A year ago when I reconnected with the world of comics I was shocked at how far sales volumes had fallen, saddened by blogs talking the “death of comics,” worried that my “valuable” collectibles would eventually become worthless relics, and I shuddered at the thought of digital only comics.
These days I feel much more positive about the future of comics, and I believe they are in the process of being “saved” by digital formats and technological change. We are not too far away from a world where every person, and in particular every teen, will have a smartphone or ipad type device and be only clicks away from enjoying all the new and old sequential art the world has to offer– as a blend of digital, collections like trades, and those wonderful “old school” monthly comics.
I can see a world where most monthly comics offerings are released primarily in a digital format and wouldn’t it be great if the creators were selling hundreds of thousands, or even millions, of each issue, but maybe they’re priced at say 10% of what we pay now for physical monthlies? This income could then support an ongoing physical monthly comic which becomes a prestige item for those that want and afford it. Limited physical print runs supported by large scale digital distribution. Add to that regular trade, hardcover, omnibus offerings built from the digital. This business model could last a very long time.
I could see myself following 20 titles a month digitally if the price dropped low enough, while simultaneously investing in physical issues for one or two favoured titles, while also continuously filling in gaps, onselling, upgrading etc my back issue collection.
In terms of declining sales volumes of the monthly comics, I have come to believe it’s better to have, say, 10 different “X-books” on offer selling 10,000 issues a month than it is to have a single title selling 300,000 issues like back in the day. So much more scope now to read exactly the type of story you want, with the creative team you enjoy, and also much chance to own something that might truly hold it’s value as a collectible long term due to real scarcity.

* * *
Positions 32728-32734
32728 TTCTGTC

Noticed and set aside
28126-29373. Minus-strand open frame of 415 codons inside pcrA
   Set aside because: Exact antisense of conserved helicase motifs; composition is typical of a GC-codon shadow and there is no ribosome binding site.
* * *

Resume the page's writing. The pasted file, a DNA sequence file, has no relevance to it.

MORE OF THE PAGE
Even ignoring digital completely, large online retail and distribution mechanisms, like ebay, milehighcomics.com, and mycomicshop.com enable the millions and millions of existing back issues that are out there to change hands far more easily than ever before.
Blogs like yours allow people to discover what back issues are worth buying. I see a bright future for comics and sequential art, in a multitude of formats.
Thanks, Adrian, for reading and commenting. I am pretty deep into digital comics myself, these days, having recently received a Marvel Digital Unlimited subscription (and a full review of that service is coming on January 11th). Reading conventional comics digitally has its own various strengths and weaknesses, but what Cognito and Tall Chair have done with the Active Reader for Operation Ajax really is on a whole different level — it is a new evolution of the form, as different from reading print books via Comixology or my MDU sub as watching film was from radio drama. My gut tells me that the Active Reader is too far ahead of its time to experience adoption by Marvel and DC (who have scores of internal pathologies that discourage innovation) but I would happily be wrong in this regard.
I’m afraid I don’t share your optimism as regards the market as a whole, as I’m not sure the wisest stewards are in charge of either Marvel or DC, and the most recent sales numbers available for the big “New 52” initiative from DC appear to indicate that few new readers were attracted by the massively-marketed DC reboot. I won’t predict the “death of comics” but I do think a pretty radical transformation is inevitable. It would not shock me to see Marvel and DC cease publishing in the current sense and instead license their characters to approved shops for comic book production, the way Paramount licenses out Star Trek or Hasbro licenses Transformers. Disney/Marvel and Warner/DC are primarily in the superhero business these days (as opposed to the comic book business), and if the experts presently in charge of their comic book publishing can’t grow their market I would expect patience to run thin and restructuring to result.